“Our fears that they will use the land to create a large settlement bloc on this land, much of which is privately owned, doesn’t come from nothing,” Mas’ad said, as he pointed to existing massive settler conglomerates in the West Bank like the Gush Etzion bloc in the Hebron district, and the Ariel bloc in Salfit. “This has been done before.”
As he sat among some of his former colleagues in the village’s municipality office, Mas’ad began to list all the farmers and their families who would be affected by the land grab.
“More than 45% of the villagers work in the agricultural sector,” Mas’ad said. “If they lose this land, it will not only affect their personal livelihoods and that of their families, but also the entire economy of the village.”
A bleak future for farmers
Seventy-year-old Abdullah Sharqawi, the patriarch of one of Aboud’s Christian families, is one of the local farmers who potentially stands to lose the most as a result of the land confiscation.
Sitting in his Ottoman-era stone home, where pictures of his children on their wedding days hang on the paint-chipped walls, Sharqawi wipes his brow as his wife prepares fresh lemonade, with lemons picked from their garden.
“My family has owned hundreds of dunums of land in Aboud for centuries. Our roots date so far back, I cannot even count,” he told Mondoweiss.
“In 1948, when we saw how much land was being taken and how much was being destroyed by Israel, my grandfather and father decided that we should plant our land, because surely, we thought, they cannot destroy land that is planted and grows fruits of the earth,” Sharqawi said.
The hopes of preventing the theft of their land began to fade away with the construction of Beit Arye and Ofarim in the 1980’s.
“First they would take the land, and say ‘oh you can still come to farm it’, but slowly, as time went on, they began to push us out completely until we were not able to reach some parts of land at all,” he said.
“At one point, about 10 years ago, they uprooted 26 olive trees to make way for a settler road,” Sharqawi told Mondoweiss, as he expressed fears that the land he currently has access to, which falls under the confiscated area, will suffer a similar fate.
“On that land, which they said they are using to build the road, we have 400 olive trees, 200 almond trees, grape vines, fig trees, everything,” Sharqawi said. “These trees support the livelihood of 15 people in our family, and provide food to the people of the village and people all over Palestine.”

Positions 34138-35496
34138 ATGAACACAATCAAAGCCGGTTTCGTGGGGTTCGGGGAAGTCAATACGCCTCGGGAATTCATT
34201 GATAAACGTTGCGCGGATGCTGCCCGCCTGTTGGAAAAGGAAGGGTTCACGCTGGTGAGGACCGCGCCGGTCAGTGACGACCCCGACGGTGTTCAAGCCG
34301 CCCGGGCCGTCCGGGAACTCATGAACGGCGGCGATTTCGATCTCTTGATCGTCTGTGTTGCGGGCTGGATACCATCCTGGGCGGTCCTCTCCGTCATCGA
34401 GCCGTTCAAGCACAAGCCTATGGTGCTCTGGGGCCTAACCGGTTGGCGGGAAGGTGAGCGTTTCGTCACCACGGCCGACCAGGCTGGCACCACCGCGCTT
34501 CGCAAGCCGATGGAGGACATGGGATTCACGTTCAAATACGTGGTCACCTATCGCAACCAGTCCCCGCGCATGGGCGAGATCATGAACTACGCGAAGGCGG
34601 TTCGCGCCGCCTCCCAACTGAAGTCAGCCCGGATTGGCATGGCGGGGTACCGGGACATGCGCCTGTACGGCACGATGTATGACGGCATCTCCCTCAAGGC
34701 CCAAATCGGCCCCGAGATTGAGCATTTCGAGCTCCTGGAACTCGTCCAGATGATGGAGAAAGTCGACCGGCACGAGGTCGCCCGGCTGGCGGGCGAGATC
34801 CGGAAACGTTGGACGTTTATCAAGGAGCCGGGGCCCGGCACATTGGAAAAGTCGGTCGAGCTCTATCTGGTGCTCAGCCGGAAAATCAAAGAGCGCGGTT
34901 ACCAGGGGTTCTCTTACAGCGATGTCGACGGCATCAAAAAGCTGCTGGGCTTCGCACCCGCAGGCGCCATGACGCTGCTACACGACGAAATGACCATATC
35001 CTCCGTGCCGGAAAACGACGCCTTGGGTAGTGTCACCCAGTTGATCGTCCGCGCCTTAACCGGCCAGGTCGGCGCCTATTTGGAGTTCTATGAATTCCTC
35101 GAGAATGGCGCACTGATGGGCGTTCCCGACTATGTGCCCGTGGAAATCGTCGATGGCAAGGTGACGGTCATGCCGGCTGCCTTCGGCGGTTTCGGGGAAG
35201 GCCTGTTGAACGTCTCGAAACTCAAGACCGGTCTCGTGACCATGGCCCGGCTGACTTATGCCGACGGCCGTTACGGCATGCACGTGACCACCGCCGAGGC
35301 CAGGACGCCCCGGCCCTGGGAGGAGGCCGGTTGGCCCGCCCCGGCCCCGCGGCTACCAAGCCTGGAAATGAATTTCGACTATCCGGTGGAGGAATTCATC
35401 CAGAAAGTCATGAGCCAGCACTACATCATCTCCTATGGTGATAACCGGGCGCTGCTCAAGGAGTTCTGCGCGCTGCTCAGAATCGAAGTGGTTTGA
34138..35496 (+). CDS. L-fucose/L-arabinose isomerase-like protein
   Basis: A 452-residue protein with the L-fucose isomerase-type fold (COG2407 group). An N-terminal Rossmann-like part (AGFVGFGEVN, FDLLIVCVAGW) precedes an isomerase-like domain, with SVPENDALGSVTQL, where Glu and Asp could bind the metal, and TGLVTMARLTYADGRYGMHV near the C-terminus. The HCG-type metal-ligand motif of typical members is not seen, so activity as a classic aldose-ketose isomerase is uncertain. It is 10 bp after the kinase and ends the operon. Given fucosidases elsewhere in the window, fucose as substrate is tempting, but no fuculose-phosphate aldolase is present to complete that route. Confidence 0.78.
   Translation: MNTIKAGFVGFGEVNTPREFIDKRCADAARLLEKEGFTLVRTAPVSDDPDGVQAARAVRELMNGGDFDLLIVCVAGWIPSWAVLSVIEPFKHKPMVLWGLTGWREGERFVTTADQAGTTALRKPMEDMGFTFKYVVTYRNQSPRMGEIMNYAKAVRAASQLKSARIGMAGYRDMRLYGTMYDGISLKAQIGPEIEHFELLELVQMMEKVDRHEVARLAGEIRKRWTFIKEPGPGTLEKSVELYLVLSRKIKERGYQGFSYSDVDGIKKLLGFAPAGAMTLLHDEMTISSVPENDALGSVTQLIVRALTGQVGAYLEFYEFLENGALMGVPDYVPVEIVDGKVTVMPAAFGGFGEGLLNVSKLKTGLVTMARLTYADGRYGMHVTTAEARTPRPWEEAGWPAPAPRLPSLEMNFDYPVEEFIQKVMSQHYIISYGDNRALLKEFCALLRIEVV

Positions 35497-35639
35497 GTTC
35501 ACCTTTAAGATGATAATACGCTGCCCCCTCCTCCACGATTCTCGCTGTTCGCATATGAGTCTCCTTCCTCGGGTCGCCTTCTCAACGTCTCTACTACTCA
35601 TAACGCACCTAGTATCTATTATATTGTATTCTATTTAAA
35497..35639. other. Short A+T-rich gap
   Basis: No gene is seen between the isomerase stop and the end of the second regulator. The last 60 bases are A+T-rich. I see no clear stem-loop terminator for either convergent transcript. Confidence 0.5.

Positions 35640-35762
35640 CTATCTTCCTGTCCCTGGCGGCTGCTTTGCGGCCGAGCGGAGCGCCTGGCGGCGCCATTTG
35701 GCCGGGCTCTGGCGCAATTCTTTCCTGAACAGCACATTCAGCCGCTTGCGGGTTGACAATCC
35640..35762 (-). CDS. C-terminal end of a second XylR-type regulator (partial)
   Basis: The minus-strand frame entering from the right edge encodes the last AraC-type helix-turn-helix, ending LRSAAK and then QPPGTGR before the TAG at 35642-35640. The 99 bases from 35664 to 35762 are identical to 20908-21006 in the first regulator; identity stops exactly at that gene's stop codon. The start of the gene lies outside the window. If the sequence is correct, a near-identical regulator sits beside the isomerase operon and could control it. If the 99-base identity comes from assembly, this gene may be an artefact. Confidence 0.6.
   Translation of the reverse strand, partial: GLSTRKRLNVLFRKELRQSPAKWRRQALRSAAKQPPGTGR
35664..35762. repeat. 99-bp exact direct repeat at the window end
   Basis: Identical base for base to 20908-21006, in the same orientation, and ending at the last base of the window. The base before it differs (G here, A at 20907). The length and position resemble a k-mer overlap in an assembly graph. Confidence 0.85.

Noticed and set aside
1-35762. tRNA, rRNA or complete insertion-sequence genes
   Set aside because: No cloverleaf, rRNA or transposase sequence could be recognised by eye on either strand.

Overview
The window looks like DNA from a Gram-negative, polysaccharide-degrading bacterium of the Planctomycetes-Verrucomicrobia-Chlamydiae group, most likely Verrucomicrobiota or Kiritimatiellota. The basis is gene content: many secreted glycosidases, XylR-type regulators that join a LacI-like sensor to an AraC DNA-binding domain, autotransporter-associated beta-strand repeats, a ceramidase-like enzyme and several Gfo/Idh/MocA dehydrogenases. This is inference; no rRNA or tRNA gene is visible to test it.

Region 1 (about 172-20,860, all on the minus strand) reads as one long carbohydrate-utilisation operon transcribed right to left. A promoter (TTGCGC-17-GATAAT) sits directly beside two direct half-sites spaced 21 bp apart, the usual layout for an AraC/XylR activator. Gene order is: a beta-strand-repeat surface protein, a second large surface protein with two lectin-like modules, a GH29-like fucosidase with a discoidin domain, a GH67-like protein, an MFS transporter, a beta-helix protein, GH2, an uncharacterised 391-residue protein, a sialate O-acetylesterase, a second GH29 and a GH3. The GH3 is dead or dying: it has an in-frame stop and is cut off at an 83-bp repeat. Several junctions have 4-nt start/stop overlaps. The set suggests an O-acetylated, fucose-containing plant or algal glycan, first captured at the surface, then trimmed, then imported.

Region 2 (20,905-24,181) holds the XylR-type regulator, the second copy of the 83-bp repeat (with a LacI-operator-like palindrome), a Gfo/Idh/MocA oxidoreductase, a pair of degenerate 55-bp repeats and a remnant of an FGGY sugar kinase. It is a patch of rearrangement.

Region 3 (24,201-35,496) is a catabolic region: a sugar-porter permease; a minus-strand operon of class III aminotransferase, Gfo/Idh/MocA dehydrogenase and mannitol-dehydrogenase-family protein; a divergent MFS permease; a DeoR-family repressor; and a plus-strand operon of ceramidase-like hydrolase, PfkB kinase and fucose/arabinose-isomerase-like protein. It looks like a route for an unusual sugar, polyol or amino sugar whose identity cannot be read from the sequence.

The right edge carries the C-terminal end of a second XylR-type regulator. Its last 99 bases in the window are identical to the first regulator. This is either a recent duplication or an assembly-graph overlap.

For Sharqawi, even if the land is used to build another road, it is only a matter of time before new settlement houses start popping up alongside it.
“For now maybe they will let me access the land. But inevitably, with time, they will tell me no, it is not allowed,” he said.
Faint hope of justice
According to Mas’ad and other officials in the Aboud municipality, the village has collected all the necessary paperwork and has hired a lawyer to being proceedings to fight the confiscation.
“We cannot stand to lose more and more land like this,” remarked one municipality employee, who asked to remain unidentified.
“The least we can do is try to fight it, even if we know deep down, the possibility to win is very low.”
Mas’ad and the others in the office nodded in agreement. “But, at the end of the day, this is a huge injustice,” Mas’ad said.
“We know it is a difficult case to win, but maybe we have a chance because we have the documents proving that the land is privately-owned, meaning that settlement construction on it is even illegal under Israeli law.”
As the municipality workers went back and forth, exchanging theories and weighing possibilities, Sharqawi brushed off the plan to file a case in Israeli court against the settlers.
“If the Israelis are the ones who are taking away the land, how can we possibly trust that they could deliver us justice?”